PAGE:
pay for business to (do something)

SERENA   Thu Apr 06, 2006 10:33 pm GMT
I need to know what "environment is still paiyng for business to pollute" means, because dictionaries and Google didn't help me. Could someone disclose the mistery for me?
Guest   Thu Apr 06, 2006 10:59 pm GMT
It's badly worded. It means something like: the environment is still suffering the effects of pollution because of business practices.
Uriel   Fri Apr 07, 2006 12:35 am GMT
It's not bady worded. To pay for something (suffer the concequences) is a common idiom, as in "I partied all night, drank everything in sight, and had a hell of a good time, but I was paying for it in the morning!"
Guest   Fri Apr 07, 2006 12:41 am GMT
I beg to differ. Re-read the sentence with the last three words in mind. Your idiom doesn't work here. The environment isn't "paying" for something to pollute. Instead, the environment is paying because something is polluting.
Uriel   Fri Apr 07, 2006 12:58 am GMT
It's the same idiom. In a Cape Cod Times article about families having to move away from the area or move from house to house because of exorbitant rent increases, the headline is: "When housing prices spike, it's the children who pay the price". Very similar to the environment paying for businesses to pollute.
Guest   Fri Apr 07, 2006 1:14 am GMT
It might LOOK similar to your examples but "the environment is still paying for business to pollute" does not have the same form at all. This form would convey a literal sense to readers.
lu   Fri Apr 07, 2006 1:18 am GMT
Will it be better if the sentence is written like this??
"environment is still payng for the polluting business"
Guest   Fri Apr 07, 2006 1:30 am GMT
Yes, what you wrote fits the construction correctly: "The environment is still paying for the polluting business". But more of the context is required to accord such a sentence properly.
Uriel   Fri Apr 07, 2006 2:35 pm GMT
It wouldn't be literal to people who are used to the idiom. I didn't take the original example literally at all -- I knew what they were saying.
Guest   Fri Apr 07, 2006 9:53 pm GMT
"The environment is still paying for the business to pollute" isn't the same as "the environment is still paying for the polluting business". Only the second phrase fits the idiom.

Compare "John is paying for Adam to act" and "John is paying for Adam's actions". The first is to be taken literally. The second takes on a figurative sense.
Uriel   Sat Apr 08, 2006 11:32 pm GMT
Well, I disagree, but you're entitled to your opinion.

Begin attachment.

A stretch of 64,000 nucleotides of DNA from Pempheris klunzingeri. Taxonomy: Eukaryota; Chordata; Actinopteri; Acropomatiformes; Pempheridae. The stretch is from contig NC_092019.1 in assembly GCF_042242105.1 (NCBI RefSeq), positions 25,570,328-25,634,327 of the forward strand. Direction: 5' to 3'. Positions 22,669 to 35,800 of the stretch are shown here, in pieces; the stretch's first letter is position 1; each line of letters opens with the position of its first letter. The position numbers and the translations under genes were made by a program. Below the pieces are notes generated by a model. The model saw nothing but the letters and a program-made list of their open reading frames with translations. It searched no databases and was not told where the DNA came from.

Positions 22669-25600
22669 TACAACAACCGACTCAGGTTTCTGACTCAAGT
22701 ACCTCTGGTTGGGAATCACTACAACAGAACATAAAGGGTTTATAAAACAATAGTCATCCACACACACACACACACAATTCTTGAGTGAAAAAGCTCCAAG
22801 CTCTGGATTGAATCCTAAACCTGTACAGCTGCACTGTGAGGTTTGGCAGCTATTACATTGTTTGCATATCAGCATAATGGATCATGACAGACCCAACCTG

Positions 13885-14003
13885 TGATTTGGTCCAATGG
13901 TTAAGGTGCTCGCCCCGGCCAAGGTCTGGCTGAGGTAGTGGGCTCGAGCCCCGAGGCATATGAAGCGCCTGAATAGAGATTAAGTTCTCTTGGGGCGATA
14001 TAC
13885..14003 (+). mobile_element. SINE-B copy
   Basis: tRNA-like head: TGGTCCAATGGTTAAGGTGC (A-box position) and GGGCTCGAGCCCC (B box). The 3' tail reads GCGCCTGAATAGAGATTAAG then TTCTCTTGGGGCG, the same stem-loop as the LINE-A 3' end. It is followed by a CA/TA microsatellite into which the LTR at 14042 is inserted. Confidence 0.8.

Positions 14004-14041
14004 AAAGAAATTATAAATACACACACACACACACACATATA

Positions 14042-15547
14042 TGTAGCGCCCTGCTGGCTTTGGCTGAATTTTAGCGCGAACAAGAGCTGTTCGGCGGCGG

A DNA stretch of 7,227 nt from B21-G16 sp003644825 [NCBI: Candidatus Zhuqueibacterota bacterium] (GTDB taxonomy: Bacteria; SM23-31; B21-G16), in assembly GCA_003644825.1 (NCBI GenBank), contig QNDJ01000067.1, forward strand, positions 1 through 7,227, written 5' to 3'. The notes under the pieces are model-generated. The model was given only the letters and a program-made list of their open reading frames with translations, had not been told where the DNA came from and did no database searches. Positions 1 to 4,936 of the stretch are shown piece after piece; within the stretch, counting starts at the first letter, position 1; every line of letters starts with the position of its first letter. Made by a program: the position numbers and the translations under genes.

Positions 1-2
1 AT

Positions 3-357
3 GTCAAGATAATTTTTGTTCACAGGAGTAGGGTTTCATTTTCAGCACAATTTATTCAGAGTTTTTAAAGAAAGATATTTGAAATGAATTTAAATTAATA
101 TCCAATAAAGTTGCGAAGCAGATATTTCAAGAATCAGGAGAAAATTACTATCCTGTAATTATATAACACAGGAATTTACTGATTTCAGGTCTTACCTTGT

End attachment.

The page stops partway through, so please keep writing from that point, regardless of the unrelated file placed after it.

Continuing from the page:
Guest   Sun Apr 09, 2006 2:16 am GMT
Fair enough but the majority of native English speakers would see the distinction.

Here is one form:
"Atone for, suffer for, as in He may have looked like a good manager, but his successor will end up paying for his mistakes. [Late 1600s]"

As opposed to the other form where "to" changes the meaning:
"I am paying for Adam to smoke" -- My interlocutor would understand that I buy Adam's cigarettes, not that I'm suffering from his smoke.
Uriel   Sun Apr 09, 2006 5:59 am GMT
Yes, but an environment doesn't have money. Therefore the metaphorical nature of the original example is less ambiguous.
Guest   Sun Apr 09, 2006 6:41 am GMT
It was ambiguous nevertheless which is why I stated it was badly worded and guessed at the meaning. For that reason I'm not even certain of its intended meaning which is probably why no one else has responded. It could mean something entirely different in a given context.
j   Sun Apr 09, 2006 9:40 am GMT
Dear guys the native speakers! I always respect your opinions and really deeply appreciate how quickly you response. Most of you hide behind the "Guest" names, but some, like Uriel, are the regulars here, so I feel like I know you, Uriel, a long time. So: thanks to all of you!!!
Exactly because of being native speakers, SOMETIMES (sorry, sorry!) you guys don't see what's exactly WE (not-natives) don't understand. Here is a typical situation with SERENA's question. Every word in this sentence is absolutely clear, so does the idiom which's often used and being taught, I believe, in each ESL school, YET the GRAMMATICAL STRUCTURE seems a bit unusual and THIS is a problem. I can't speak for SERENA, but the location of the infinitive "to pollute" indeed makes me feel uncomfortable with the whole sentence.
I hope you see my point here. Being native speakers you don't need knowledge of the grammar, but for us it's not so: ultimately we can look up every word or idiom, but if the grammatical structure is unclear it doesn't help us.